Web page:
To pin the founders bad intentions on Google is not right. They shouldn't have waited until Google bought them to take this to court. It wreaks of a cash grab when someone waits for deep pockets to get involved before suing.

Demaestro




msg:4158726
 7:34 pm on Jun 24, 2010 (gmt 0)

American courts in putting money before justice shocker.


Oh I see. So the law didn't really favor the side of Google. Google has big money so they won. Viacom has big money so they lost... wait what?

Demaestro




msg:4158736
 7:50 pm on Jun 24, 2010 (gmt 0)

They can now shamelessly go out and pilfer and profit from everything hollywood has to offer.


No they can't. This ruling says nothing that a site can go out and actively upload content belonging to others. In no way does it say that.

Every video should go on hold until a group of Youtube employees view it.


It is estimated that it would take 1 person over 600 years to view all the videos on Youtube.

So to human review each video it would take 600 people 1 year. or 1200 people 1/2 a year. But that is only to view it. you then have to have a reference of every other media of the same type... video for video.

Lets say you have to compare each video to 1,000,000,000 other videos to see if the video you are reviewing violates. Lets say you find a video that was on the BBC 5 years ago so you take it down. It must be breaking BBC's copyright? Maybe not, maybe it was the producer who uploaded that video to Youtube after airing it on BBC. so now you have taken down a video because it was on BBC even though the user has sworn that he is the copyright holder.

Really all it would take is about 120,000 people to be 100% sure a video doesn't violate someone's copyright and they could probibly approve a video in about 2-3 years time.

It isn't possible to know with 100% accuracy if a video violates someone's copyright UNLESS the copyright holder tells you that it does.

moTi




msg:4158777
 8:30 pm on Jun 24, 2010 (gmt 0)

don't feed the trolls

ChanandlerBong




msg:4158781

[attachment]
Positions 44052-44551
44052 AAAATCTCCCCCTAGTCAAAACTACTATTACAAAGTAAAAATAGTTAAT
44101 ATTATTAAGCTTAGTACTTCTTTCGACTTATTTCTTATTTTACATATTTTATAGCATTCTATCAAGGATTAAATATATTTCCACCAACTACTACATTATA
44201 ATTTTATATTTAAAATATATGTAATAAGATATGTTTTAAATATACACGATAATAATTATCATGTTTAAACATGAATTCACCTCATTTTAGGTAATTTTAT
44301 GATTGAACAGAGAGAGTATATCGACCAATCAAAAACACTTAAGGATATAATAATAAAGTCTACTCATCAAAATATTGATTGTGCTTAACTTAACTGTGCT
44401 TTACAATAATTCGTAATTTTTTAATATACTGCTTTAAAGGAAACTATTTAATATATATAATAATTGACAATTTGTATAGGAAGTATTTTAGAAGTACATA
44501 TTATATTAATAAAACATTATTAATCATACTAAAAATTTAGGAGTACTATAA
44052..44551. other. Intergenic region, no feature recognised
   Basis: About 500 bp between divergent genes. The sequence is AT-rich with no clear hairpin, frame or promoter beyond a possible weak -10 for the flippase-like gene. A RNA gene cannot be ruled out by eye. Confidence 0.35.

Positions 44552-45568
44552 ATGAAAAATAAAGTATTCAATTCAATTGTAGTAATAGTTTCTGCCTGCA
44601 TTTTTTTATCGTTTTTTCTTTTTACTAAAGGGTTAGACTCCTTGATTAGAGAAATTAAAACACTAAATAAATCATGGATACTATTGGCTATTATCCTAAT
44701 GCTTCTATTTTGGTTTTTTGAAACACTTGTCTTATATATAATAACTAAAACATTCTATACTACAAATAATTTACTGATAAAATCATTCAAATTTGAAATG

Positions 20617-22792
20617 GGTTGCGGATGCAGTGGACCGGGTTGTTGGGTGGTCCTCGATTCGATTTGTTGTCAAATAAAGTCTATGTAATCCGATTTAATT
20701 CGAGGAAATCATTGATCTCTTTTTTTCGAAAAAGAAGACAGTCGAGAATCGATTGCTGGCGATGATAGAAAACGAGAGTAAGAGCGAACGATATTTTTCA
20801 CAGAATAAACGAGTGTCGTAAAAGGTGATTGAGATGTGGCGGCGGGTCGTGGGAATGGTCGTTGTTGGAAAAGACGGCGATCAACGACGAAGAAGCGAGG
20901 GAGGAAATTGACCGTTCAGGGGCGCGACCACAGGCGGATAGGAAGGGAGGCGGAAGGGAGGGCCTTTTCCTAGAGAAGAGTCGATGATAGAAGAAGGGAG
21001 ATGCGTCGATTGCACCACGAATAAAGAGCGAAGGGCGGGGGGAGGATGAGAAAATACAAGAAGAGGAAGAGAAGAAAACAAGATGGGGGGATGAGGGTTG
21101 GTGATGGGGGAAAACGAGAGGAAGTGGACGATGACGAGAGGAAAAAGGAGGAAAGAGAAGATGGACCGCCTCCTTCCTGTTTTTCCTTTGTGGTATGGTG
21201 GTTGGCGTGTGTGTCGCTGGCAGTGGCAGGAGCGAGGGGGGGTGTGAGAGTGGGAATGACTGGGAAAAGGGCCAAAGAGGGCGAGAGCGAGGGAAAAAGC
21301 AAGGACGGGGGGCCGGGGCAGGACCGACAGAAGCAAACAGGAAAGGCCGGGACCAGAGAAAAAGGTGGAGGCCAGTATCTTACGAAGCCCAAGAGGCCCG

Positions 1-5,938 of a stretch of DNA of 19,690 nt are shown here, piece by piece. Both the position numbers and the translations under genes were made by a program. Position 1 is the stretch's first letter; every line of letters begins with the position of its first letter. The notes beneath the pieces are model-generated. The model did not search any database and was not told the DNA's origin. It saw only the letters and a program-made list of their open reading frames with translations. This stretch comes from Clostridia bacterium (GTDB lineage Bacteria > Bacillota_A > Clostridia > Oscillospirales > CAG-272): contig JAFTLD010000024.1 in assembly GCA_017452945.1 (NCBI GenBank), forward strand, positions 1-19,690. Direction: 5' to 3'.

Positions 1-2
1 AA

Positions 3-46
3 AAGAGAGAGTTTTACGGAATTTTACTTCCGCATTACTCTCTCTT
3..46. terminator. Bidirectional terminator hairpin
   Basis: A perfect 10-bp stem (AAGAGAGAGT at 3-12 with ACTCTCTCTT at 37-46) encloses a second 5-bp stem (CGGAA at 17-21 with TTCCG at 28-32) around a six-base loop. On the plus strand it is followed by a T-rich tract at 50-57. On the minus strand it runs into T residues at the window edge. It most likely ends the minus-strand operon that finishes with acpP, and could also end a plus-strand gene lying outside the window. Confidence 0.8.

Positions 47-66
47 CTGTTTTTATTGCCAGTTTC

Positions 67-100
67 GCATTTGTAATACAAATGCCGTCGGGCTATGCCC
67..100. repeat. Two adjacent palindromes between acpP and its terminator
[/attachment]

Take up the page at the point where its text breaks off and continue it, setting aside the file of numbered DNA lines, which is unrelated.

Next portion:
8:34 pm on Jun 24, 2010 (gmt 0)

Oh I see. So the law didn't really favor the side of Google. Google has big money so they won. Viacom has big money so they lost... wait what?


viacom market cap = 20 bn
google market cap = 120 bn

different animals entirely.

like comparing US economy to Mexico's.

commanderW




msg:4158870
 11:19 pm on Jun 24, 2010 (gmt 0)

One big problem with a law that forces hosts or social media platforms to monitor, find, determine, and censor copyright infringements on their own, without waiting for the property owner to make a complaint, is that these entities do not have the legal authority to decide what is infringement, or to enforce such a judgement !

It may seem obvious to anyone that posting a tv show on youtube is a violation. But are you sure? posted by whom? Posted for what reason? Is it fair use? Is it any other contestable reason?

Courts are the only legal entity that can decide what is a violation of the law. While some violations may seem obvious, many others are not. If hosts and platforms are forced to make these determinations, they can be sued every time they are wrong by innocent people who will have their freedom of speech violated without any legal decision or action whatsoever. Due process would be violated if hosts and platforms were required to make these decisions on their own.

I have read posts on here where people believe they should be able to send google an email complaining that another site has stolen their content and that google should have to remove that site from their serps ! How is google supposed to determine what is fair use ?

I have read posts, and met designers in person, who believe that their html and css code should be copyrighted.

How are hosts and platforms etc. supposed to respond to people and situations like this?

All of this is the province of the law and the court room. Not corporate boards. We don't want a world where corporations or any other non-legislative entity is required to or empowered to decide what is a violation of the law and what is not.

To paraphrase a Ben Franklin quote that has been going around since the Patriot act -

Those who would give up freedom of speech to purchase a little temporary copyright protection deserve neither freedom of speech nor copyright protection! (c)1759-2010 by Benjamin Franklin and commanderW

StoutFiles




msg:4158912
 1:08 am on Jun 25, 2010 (gmt 0)

Stout, you are a content thief. Nothing you say has any meaning behind it because you are morally bankrupt.


How am I a thief when I'm downloading something that Google has deemed appropriate for all to have? Wouldn't the real thief be the one making money off the content? When a movie is eventually flagged and removed, does Google give back any of that money they earned on the video? I'm not taking the file and selling it nor am I putting it online and surrounding it with ads, but clearly I am the thief.

Credit cards required for Youtube? Stupid idea. I guess having bad credit means you can't post videos. I guess being 14 means you can't post videos. I guess credit card thieves would never create an account with stolen cards. Iranian women being beat in the streets that want to post the story better talk to VISA first.